In this talk, I will examine the relationship between my printmaking and site-specific practice. ‘Land Print projects’ investigate the location of identity and ecological integrity of a glacial ‘Small lake’, National park Pelister, Macedonia (altitude 2.180 m). Spanning over two decades, the project is conceived as continual return to the same distant lake with ephemeral site-specific interventions, including found objects, printmaking and natural materials, sourced from different cultural and historic sites in Australia and Macedonia. The neologism land print is coined by the curator of the projects Dr Suzana Milevska.
The first Land Print Project ‘Small Lake’ (1994) explores the idea of the topography of sublime (the Lake), through the use of mirrors, circular zinc plates, decorative glass objects and blue pigment. The zinc plates are used for making prints after the intervention made at the lake, using natural materials found on the site itself (stones, herbs, branches, water, insects).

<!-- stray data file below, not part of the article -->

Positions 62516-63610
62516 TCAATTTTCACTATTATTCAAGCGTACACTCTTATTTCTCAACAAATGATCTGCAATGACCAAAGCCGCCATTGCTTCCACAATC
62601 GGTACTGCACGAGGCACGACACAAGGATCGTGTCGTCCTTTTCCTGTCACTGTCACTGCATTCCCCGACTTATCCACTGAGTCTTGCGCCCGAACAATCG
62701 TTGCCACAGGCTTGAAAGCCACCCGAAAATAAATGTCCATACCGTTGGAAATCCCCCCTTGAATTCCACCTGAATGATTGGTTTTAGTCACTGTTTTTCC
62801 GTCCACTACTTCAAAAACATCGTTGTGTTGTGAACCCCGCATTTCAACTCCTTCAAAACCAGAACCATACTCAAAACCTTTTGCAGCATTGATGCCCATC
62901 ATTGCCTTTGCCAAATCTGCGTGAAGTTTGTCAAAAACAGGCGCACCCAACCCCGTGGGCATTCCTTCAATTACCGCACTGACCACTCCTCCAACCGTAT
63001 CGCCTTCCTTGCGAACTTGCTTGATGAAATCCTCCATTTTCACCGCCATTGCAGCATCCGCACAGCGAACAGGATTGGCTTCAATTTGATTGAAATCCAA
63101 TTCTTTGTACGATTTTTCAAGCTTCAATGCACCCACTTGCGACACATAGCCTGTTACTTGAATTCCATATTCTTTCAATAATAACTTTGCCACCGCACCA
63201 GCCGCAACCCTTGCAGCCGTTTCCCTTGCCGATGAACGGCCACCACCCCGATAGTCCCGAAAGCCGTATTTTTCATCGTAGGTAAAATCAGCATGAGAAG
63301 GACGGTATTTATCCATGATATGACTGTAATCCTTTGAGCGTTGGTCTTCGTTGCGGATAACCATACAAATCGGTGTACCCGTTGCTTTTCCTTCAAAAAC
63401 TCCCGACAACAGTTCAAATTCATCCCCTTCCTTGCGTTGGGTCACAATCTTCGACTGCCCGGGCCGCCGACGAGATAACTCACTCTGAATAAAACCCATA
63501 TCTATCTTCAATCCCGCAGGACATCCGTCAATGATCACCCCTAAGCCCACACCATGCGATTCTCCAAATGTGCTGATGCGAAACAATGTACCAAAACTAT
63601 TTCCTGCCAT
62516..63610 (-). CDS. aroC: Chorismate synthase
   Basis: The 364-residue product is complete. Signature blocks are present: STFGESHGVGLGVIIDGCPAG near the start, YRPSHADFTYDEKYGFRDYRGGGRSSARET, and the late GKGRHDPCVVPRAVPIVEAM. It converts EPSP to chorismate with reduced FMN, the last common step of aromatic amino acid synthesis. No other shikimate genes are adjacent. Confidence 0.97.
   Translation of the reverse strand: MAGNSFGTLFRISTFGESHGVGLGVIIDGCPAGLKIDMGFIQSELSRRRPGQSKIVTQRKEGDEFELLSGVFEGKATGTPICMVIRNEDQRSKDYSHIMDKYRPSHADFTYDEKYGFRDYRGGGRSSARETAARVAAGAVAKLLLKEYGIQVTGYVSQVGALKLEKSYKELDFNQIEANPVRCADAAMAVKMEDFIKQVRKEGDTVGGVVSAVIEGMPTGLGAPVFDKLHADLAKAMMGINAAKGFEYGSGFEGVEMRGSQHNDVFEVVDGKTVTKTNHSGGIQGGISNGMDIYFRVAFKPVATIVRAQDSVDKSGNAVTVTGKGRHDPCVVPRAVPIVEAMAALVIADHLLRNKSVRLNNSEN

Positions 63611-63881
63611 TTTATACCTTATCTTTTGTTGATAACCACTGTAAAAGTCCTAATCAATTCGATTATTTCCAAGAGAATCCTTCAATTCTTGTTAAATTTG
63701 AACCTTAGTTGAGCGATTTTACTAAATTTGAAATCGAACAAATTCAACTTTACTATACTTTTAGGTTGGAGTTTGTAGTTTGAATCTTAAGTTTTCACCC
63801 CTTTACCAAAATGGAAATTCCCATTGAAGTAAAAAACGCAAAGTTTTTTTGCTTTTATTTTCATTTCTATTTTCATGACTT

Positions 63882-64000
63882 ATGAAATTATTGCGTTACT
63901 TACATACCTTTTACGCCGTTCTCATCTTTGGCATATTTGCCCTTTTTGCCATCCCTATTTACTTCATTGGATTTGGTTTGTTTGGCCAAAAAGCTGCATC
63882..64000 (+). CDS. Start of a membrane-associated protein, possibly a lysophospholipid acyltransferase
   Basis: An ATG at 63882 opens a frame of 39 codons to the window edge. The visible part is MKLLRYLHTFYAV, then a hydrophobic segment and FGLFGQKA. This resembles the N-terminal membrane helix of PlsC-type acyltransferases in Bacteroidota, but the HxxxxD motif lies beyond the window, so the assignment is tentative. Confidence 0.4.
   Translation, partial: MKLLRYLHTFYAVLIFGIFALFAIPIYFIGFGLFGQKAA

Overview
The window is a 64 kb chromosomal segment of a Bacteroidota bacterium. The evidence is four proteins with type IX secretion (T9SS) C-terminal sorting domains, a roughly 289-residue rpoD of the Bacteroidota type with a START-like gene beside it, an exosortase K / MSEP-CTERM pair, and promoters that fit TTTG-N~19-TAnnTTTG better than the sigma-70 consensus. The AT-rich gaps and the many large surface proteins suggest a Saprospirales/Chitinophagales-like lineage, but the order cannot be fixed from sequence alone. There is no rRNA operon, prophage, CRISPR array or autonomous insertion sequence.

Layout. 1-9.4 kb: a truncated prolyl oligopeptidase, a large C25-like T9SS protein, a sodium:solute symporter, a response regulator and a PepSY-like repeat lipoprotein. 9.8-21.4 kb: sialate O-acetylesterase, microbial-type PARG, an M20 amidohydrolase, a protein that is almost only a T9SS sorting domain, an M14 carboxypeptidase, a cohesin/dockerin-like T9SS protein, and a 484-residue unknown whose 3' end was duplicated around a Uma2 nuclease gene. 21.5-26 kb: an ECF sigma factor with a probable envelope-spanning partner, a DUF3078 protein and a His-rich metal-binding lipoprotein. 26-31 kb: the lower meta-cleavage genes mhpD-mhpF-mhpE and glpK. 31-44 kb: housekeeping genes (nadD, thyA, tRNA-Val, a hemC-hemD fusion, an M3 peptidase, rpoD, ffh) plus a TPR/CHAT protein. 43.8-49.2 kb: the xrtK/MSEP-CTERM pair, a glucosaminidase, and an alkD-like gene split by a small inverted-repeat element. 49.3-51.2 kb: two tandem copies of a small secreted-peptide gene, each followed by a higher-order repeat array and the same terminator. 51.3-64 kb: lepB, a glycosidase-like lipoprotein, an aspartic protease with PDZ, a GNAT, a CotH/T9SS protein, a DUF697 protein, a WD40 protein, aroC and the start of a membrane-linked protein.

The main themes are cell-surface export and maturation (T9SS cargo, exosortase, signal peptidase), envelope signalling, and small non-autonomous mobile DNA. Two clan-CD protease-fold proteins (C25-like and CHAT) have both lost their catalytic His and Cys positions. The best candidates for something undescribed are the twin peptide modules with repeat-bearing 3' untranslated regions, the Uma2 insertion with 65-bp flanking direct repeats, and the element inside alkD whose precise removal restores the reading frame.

‘I and the eye’ (1996) considers the philosophical consequences of the metaphorical and rational concepts of nature, intervening with magnifying glass, desert sand, champagne glass and lithography printed on silk. This time the lake is under snow and the edge between the water and the land is invisible.
The latest project ‘Salt’ (2018) questions the repetition of the moment of awe and magnitude, characteristic of the Kantian account of the sublime. The project consists of encircling the lake with a line of salt. Known for its immunity towards a decay, the use of salt reflects the need for conservation and wish to protect the lake from negative societal changes. The leftover salt is later used in the lithographic process.
This illustrated paper will outline the history and conceptual framework of the ‘Land Print projects’, expanding the limits of printing practices and connecting two cultures at a geographically distant location.